As that all of the limited express trains stop, and the locals terminate, any 'passes' showing on the board will be freight!

As mentioned above, the Kuroshio bound for Shin-Osaka was to come through first. I was hoping forthe dolphin, but got a newer set instead...

And then it was freight time!

Excuse the lighting... here's a video instead.

And another...

And the dolphin!

And that was what. I never managed to get down there when there was a banker engine attached.

Checking the area out on-foot

A few days later I decided to take the subway to Nakatsu Station and check out the area on foot. Something became very apparent (and it's happening in Melbourne too): as soom as a railway is sunken into the ground, the area around the tracks becomes inaccessible. Sure, it's the same around the inclines/declines for elevated rail, but once the rail is in the air then there's space underneath to do things with. I suppose, this is also true if you cover the rails... but in Melbourne they haven't.

Fortunately, everything is still under construction, meaning that they'll hopefully add better access to allow crossing the railway line. Also fortunate is that this area was always a ground-level freight yard and was never cross-able.

There's still quite a bit of infrastructure to remove... and you can see they've quickly hacked away other things. Meanwhile, here's a great comparison. Here's what the Hankyu overpass looks like now:

Compared to 2009/2010:

There are two buildings that match in that shot, the rest are demolished (in the old) or brand new (in the new.) Anyway, I kept dawdling around...

And of course, everywhere needs art... including the new entrance to the new platforms from the above-ground.

It was actually drawing quite a crowd.

Filed under: JPN No Comments

PC-98 – 110-Pin CenterCOM ME1500 Ethernet Adapter

This gets a special mention after getting the PCMCIA slot working on this machine. Since my NS/A only has one PCMCIA slot, it's nice to be able to have ethernet on the 110-pin port and SCSI in the PCMCIA. Or vice-versa!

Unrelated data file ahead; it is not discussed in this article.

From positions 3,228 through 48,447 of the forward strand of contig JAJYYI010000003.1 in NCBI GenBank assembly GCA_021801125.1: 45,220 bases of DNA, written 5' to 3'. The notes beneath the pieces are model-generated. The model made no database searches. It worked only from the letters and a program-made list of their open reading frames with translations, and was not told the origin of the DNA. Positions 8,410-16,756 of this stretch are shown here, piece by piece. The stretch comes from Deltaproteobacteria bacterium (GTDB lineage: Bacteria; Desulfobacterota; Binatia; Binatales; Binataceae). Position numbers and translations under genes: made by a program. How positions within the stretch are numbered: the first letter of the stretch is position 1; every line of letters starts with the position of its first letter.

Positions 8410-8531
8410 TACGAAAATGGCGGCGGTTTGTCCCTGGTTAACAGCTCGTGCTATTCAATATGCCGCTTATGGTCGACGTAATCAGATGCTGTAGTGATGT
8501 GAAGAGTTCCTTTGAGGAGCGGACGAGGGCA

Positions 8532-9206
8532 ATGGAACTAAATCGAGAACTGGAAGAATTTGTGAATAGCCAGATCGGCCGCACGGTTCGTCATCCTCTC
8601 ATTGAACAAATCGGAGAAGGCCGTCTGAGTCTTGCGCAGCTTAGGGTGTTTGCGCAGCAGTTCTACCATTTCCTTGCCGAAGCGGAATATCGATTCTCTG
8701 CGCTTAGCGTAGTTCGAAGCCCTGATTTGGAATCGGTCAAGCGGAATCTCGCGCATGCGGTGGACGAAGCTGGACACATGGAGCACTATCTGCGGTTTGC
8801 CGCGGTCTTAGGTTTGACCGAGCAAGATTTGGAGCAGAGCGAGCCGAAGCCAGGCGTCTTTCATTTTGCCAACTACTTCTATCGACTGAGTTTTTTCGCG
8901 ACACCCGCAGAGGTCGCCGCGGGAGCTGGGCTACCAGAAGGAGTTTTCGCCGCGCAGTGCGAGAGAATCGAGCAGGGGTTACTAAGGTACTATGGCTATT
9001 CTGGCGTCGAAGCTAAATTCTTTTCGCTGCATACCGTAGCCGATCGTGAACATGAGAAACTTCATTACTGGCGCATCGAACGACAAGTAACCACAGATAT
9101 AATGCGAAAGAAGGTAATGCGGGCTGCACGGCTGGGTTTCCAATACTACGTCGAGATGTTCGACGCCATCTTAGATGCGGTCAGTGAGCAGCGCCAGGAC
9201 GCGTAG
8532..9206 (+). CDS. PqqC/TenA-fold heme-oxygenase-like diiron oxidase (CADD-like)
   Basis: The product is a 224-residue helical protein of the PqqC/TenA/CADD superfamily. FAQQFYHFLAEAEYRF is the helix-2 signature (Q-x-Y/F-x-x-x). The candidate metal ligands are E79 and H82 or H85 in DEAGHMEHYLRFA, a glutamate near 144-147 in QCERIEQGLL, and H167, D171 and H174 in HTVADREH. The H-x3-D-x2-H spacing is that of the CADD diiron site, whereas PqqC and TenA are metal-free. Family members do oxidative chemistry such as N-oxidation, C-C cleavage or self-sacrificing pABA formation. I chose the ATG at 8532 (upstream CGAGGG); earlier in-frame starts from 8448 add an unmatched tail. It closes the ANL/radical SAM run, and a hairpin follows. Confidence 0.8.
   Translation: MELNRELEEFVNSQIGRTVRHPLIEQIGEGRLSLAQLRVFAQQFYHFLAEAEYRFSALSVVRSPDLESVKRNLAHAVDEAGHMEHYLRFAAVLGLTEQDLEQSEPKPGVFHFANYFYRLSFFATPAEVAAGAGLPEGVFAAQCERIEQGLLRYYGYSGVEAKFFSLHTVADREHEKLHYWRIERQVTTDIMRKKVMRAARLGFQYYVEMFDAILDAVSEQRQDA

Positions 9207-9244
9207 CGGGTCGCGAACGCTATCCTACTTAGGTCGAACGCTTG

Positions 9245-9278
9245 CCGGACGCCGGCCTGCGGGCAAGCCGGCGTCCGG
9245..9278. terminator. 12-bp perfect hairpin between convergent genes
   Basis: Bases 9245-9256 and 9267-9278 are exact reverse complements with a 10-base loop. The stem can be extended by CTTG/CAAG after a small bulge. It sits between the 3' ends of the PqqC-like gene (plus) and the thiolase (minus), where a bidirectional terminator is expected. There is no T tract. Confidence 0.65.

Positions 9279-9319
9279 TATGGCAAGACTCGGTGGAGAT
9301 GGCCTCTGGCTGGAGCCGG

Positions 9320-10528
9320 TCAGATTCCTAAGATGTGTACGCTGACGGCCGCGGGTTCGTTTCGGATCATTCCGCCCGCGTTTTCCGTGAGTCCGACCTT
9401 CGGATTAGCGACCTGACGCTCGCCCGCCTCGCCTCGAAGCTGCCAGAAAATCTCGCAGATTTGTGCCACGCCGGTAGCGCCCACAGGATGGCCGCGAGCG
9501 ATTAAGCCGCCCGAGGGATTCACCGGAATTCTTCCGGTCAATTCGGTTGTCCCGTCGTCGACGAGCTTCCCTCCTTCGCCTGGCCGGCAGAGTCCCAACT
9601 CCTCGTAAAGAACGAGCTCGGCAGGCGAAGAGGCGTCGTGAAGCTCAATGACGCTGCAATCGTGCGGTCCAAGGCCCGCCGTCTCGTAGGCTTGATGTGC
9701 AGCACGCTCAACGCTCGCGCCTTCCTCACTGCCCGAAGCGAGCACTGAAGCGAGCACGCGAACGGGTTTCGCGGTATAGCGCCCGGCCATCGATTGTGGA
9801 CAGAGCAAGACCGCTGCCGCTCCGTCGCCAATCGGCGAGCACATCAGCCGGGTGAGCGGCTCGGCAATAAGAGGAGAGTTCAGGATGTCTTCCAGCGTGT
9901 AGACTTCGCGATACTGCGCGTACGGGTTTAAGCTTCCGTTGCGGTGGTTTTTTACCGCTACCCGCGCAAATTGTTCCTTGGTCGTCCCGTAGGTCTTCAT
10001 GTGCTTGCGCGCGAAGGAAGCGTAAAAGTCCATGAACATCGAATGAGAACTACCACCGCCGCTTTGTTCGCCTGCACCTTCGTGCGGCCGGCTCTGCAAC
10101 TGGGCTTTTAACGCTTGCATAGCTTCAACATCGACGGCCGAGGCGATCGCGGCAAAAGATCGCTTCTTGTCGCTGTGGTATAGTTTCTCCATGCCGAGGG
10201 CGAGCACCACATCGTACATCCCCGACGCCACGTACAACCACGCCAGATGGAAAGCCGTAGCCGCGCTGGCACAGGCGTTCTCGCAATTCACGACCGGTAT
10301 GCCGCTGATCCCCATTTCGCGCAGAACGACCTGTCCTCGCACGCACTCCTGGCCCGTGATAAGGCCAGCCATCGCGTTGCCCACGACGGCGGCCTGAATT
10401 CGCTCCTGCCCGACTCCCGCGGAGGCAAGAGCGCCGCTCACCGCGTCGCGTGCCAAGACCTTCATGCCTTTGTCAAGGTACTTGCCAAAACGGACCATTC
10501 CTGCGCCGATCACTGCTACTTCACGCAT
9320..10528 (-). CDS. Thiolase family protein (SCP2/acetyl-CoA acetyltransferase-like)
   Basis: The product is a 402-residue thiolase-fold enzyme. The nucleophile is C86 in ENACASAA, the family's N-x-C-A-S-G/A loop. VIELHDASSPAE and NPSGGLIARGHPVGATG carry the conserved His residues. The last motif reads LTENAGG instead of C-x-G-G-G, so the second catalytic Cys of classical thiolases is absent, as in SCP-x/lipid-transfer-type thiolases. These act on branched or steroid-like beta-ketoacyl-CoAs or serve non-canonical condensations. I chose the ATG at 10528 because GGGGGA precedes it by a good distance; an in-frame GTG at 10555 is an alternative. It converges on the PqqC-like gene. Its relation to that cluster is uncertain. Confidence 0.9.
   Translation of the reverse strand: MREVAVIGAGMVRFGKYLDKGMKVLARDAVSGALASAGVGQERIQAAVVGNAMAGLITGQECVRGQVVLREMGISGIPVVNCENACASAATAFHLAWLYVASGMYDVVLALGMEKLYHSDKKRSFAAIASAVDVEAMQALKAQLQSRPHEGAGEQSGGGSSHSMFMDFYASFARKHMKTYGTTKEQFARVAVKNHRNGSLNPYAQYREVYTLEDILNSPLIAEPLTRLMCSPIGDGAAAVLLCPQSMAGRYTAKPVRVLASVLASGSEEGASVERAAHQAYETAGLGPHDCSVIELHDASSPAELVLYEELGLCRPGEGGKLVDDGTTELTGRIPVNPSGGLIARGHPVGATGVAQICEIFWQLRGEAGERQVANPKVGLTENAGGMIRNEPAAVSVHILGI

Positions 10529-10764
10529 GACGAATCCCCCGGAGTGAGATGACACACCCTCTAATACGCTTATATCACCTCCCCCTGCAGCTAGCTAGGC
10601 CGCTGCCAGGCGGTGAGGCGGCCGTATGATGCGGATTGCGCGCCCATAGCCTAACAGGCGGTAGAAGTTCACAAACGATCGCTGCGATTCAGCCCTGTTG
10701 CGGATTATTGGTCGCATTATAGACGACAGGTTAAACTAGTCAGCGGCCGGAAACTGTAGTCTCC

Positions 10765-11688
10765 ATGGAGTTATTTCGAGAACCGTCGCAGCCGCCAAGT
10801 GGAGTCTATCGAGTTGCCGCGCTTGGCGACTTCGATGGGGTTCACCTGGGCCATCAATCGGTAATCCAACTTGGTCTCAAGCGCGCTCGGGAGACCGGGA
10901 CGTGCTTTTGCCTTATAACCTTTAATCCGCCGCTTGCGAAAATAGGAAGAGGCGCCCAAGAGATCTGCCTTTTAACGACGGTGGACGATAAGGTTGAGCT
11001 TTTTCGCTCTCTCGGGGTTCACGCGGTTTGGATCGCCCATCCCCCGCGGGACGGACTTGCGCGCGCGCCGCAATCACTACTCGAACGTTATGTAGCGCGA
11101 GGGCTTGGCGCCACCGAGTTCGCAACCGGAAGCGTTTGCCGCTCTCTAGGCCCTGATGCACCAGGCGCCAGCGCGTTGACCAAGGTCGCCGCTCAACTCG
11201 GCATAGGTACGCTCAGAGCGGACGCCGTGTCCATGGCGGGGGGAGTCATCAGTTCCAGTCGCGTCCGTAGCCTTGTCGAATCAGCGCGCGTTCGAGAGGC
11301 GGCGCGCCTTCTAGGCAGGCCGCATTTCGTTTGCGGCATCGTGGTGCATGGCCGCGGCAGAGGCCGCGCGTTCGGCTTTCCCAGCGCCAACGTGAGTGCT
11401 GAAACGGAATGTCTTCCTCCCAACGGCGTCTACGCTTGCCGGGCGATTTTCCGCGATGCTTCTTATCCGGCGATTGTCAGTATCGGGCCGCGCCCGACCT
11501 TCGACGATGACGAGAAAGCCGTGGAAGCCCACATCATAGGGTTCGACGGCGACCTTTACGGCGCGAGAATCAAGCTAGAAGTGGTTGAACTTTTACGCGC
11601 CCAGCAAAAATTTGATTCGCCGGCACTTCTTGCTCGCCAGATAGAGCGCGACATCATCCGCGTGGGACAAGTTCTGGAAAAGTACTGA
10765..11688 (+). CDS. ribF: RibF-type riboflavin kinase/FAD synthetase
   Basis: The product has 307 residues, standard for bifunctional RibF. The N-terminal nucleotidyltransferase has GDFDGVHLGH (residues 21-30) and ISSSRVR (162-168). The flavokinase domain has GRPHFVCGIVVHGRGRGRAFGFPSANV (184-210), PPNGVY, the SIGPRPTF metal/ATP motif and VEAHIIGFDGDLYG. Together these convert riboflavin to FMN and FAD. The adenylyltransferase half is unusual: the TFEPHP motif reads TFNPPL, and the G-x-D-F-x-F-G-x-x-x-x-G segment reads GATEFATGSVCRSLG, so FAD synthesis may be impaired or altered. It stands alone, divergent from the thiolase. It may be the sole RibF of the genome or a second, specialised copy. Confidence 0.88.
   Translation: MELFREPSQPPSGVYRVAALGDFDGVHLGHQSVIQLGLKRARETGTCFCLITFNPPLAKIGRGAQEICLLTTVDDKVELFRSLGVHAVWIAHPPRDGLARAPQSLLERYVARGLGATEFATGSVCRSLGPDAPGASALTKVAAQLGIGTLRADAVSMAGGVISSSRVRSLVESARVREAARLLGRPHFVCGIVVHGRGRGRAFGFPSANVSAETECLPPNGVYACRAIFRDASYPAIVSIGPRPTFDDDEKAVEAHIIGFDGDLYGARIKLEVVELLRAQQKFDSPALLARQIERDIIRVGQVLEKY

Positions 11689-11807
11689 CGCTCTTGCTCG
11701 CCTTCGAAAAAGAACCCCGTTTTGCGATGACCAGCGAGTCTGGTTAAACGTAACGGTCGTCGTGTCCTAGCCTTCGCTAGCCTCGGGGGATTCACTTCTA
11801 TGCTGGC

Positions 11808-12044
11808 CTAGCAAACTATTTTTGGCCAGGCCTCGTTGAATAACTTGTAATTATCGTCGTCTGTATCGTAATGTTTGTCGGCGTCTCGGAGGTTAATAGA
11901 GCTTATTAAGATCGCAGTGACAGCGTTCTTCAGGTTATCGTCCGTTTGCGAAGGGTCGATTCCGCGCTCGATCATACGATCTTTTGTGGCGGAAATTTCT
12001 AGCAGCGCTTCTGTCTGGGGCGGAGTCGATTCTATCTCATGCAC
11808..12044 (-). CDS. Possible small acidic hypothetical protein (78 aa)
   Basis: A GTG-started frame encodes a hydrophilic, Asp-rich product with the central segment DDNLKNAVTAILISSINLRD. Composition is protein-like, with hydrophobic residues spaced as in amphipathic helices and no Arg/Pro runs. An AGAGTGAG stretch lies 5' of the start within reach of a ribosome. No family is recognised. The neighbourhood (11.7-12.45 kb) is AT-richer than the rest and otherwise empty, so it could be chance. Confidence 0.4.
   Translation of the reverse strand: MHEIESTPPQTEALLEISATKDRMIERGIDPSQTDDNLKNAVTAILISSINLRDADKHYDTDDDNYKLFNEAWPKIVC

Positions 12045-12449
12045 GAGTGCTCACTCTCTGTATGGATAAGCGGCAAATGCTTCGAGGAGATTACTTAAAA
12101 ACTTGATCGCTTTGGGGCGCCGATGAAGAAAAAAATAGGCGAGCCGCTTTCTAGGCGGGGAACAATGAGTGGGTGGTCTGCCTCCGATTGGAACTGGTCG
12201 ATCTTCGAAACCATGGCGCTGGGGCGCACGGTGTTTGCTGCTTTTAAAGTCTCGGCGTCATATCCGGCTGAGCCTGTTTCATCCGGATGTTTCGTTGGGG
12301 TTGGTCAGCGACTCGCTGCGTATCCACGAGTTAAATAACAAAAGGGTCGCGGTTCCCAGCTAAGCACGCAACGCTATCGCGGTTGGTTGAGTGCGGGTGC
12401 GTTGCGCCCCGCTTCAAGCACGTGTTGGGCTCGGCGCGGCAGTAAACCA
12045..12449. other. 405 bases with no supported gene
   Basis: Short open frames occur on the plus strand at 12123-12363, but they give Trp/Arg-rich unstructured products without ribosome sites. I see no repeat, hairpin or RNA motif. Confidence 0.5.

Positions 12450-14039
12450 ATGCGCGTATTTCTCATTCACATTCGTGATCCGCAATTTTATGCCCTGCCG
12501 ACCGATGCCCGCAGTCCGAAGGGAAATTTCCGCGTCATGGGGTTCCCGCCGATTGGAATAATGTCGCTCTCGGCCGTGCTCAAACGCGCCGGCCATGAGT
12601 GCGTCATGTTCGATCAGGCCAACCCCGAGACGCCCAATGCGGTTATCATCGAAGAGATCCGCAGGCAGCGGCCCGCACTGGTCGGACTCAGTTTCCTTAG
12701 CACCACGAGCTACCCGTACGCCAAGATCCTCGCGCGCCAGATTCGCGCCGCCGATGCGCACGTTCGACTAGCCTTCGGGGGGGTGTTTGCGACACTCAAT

What I can't believe is that Allied Telesis still has a FULL list of drivers for all of their archaic hardware. Thank you Allied Telesis, from the entire retro community! Just in case that site does go down, the drivers for this device are over here for safe-keeping.

Once downloaded, just make it available to the MS LAN Manager setup interface. Clear your current configuration and then choose to add an unlisted driver...

Yet again, set up TCP/IP with DHCP as the default...

And Bob's your uncle! Transmission!

The bloody thing worked perfectly and now I have my single PCMCIA slot free for SCSI. Actually, it'd be nice if they made the rear 110-pin port daisy-chain-able. All of these devices should have the matching rear socket to add more devices... just like the C-Bus slots.

Filed under: Retro No Comments

Yamashina, Kyoto – May, 2023

Stumbling across this area was nearly an accident. Somehow, back in the day whilst probably browsing Facebook and pinning random locations on Google Maps, I'd left a 'favourite' on this canal. Whilst planning things to do during my final days of this most recent trip to Japan, I chose to visit this area as my rail pass had expired and it was easy to get to from Shin-Osaka. It's also easy to get to from Kyoto or Otsu by taking the Keihan Keishi Line, which is actually the same line that runs down the middle of the street in Otsu city.

Getting up to the Canal

Lake Biwa Canal was used back in the day for freight and water, but nowadays is just used to supply drinking water and power a hydro dam. It's actually located high up on the side of a mountain, so there's a bit of a walk involved. Starting from either JR or Keihan Keishi Line, exit at Yamashina Station and start walking to the west, beside the bicycle parking lot.

Once you cross through the underpass above, you'll climb the local street to get up to the canal.